Iran News Update has repeatedly cited these statistics as evidence of a broader conservative crackdown on Iranian society, which has also led to enhanced restrictions on media and the internet, as well as attacks on various kinds of non-Islamic cultural expression.

Two new pieces of evidence for this were published on Wednesday. Motherboard indicated that Iran appeared to be carrying on with a project of attempting to monitor private communications through virtually all electronic media. The latest target of this is reportedly Telegram, a supposedly encrypted instant messaging mobile app.

Telegram CEO Pavel Durov claimed on Tuesday that the service had gone down in Iran after Iranian government pressured the company to provide censorship and monitoring tools that would allow authorities to spy on the app’s Iranian users, of which there are as many as 12 million.

On Thursday, Rudaw reported that the popularity of Telegram in Iran is partly due to the perception among some citizens that it is more secure than other alternatives such as Viber. But some citizens are far more skeptical, and Rudaw quotes one as saying that the very fact that Telegram and Viber are still generally accessible inside the country is evidence that the government has access to their data.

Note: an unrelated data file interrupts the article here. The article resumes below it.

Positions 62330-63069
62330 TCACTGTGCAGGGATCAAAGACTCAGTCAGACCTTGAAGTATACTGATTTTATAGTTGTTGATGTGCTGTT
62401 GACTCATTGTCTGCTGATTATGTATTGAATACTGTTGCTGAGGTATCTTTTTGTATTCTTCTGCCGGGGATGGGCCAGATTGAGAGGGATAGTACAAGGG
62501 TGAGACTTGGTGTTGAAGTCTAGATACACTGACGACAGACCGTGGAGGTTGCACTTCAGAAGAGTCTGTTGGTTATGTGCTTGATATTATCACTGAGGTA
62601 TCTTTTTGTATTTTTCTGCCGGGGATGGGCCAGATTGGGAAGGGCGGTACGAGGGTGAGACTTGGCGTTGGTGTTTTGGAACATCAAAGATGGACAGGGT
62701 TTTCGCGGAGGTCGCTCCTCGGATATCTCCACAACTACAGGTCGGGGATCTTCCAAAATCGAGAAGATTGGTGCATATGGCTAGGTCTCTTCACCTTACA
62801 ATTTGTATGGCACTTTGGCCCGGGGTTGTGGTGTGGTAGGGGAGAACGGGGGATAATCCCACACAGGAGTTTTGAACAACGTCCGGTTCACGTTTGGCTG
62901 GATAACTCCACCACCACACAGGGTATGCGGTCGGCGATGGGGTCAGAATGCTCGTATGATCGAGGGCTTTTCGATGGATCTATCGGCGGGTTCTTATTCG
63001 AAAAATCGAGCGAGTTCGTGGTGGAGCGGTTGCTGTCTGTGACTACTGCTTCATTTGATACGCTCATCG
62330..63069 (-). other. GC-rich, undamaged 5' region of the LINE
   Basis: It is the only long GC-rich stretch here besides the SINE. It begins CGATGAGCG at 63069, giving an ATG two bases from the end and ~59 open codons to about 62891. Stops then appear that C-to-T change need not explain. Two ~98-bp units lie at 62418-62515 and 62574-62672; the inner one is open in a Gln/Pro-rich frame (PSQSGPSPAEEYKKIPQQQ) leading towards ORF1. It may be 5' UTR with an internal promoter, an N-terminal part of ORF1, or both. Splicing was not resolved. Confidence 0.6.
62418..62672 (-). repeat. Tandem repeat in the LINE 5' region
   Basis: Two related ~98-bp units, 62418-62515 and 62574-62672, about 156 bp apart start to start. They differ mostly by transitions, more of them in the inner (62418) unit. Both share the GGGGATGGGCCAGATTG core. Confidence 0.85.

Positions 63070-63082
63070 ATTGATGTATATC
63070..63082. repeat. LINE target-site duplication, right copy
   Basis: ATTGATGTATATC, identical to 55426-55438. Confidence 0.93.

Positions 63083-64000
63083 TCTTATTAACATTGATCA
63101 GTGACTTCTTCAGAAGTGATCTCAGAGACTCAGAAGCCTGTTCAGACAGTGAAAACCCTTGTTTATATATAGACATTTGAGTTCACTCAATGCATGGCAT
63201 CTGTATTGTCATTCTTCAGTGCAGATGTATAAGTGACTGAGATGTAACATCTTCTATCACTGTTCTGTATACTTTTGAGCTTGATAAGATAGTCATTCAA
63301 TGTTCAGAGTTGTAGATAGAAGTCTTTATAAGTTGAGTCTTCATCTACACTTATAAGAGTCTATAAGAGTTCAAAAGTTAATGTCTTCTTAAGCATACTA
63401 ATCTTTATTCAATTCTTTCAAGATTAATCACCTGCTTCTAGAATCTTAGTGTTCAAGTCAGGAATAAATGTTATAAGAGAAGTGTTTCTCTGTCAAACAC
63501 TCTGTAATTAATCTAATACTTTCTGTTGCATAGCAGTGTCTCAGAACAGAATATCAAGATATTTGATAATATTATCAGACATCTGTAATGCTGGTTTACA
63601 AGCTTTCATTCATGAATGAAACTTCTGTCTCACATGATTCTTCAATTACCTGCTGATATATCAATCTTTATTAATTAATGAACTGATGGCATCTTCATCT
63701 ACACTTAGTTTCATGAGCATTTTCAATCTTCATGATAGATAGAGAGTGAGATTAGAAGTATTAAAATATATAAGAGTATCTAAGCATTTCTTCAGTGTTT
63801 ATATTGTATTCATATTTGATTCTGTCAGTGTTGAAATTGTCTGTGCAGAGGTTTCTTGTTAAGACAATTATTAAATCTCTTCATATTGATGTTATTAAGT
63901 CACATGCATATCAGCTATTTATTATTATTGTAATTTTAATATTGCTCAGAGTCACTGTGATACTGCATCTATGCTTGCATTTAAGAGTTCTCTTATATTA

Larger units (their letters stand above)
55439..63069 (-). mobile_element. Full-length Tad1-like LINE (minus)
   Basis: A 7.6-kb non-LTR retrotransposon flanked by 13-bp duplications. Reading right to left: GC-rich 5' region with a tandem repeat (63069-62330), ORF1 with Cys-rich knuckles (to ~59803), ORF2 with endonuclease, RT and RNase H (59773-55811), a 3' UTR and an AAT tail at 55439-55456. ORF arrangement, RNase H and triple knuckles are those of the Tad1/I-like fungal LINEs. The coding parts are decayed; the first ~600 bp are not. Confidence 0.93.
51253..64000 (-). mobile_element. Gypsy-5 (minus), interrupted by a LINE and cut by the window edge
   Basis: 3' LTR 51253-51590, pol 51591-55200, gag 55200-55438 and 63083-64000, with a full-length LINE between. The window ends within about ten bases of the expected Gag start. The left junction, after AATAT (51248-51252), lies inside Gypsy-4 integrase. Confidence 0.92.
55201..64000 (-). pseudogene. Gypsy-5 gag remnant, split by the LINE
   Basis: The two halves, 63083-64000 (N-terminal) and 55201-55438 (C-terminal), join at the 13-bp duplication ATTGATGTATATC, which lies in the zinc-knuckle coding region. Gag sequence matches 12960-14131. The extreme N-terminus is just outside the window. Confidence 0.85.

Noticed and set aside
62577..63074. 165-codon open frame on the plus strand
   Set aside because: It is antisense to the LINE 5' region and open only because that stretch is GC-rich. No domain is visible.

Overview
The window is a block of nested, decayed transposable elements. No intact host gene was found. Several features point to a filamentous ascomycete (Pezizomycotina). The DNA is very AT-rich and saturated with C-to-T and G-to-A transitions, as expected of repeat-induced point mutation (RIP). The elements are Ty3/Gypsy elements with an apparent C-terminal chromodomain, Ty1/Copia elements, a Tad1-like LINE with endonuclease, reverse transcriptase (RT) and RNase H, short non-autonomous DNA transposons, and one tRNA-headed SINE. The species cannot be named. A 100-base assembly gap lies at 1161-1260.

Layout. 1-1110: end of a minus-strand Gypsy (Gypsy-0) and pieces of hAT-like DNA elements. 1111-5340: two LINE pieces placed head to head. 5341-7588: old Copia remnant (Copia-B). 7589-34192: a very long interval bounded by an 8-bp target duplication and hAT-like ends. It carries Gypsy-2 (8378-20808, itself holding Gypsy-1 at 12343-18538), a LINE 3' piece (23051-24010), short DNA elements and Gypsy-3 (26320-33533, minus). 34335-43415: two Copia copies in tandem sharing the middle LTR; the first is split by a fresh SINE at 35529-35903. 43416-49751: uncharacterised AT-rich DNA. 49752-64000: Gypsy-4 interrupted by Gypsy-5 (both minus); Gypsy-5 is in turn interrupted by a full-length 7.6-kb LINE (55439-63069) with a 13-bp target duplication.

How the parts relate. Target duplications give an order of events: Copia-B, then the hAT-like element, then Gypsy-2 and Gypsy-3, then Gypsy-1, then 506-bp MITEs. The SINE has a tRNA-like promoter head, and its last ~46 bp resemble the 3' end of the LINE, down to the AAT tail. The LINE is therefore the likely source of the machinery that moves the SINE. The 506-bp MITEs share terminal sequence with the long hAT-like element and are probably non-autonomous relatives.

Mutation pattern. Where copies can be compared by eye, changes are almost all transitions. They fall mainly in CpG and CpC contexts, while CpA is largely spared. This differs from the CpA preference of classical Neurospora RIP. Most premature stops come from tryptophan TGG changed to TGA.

Other social media platforms like Facebook and Twitter are banned throughout Iran, and it may be difficult for citizens to understand why Telegram would not join their ranks unless the regime was able to use it for its own purposes. Indeed, Motherboard reports that the quality of Telegram’s encryption has been questioned, and the company has been criticized for complying with some previous regime demands, as by cutting off Iranians’ access to a feature that had been used to share pornography and satiric political commentary.

And at the same time as Iran is working to constrain or monitor political speech online, it is also apparently stepping up its efforts to control cultural speech in the real world. IranWire pointed out on Wednesday that censorship of music has recently been on the rise throughout the country. This has been manifested through the outright ban of at least 26 popular musicians and singers. Most of these bans were justified simply on the grounds of those artists having had contact with individuals in Western countries, or even having had their songs played, with or without their knowledge, on Western radio stations.

IranWire also reiterated that the problem has not improved in any discernible way under the Rouhani administration. In addition to overseeing new bans, that administration has refused to lift or question bans that had been put in place before Rouhani was elected in 2013 on promises of a more open Iranian society. Such reports support the notion that pressure on the domestic situation will not come from within the regime, but must come from dissidents and international backers if it is to come at all.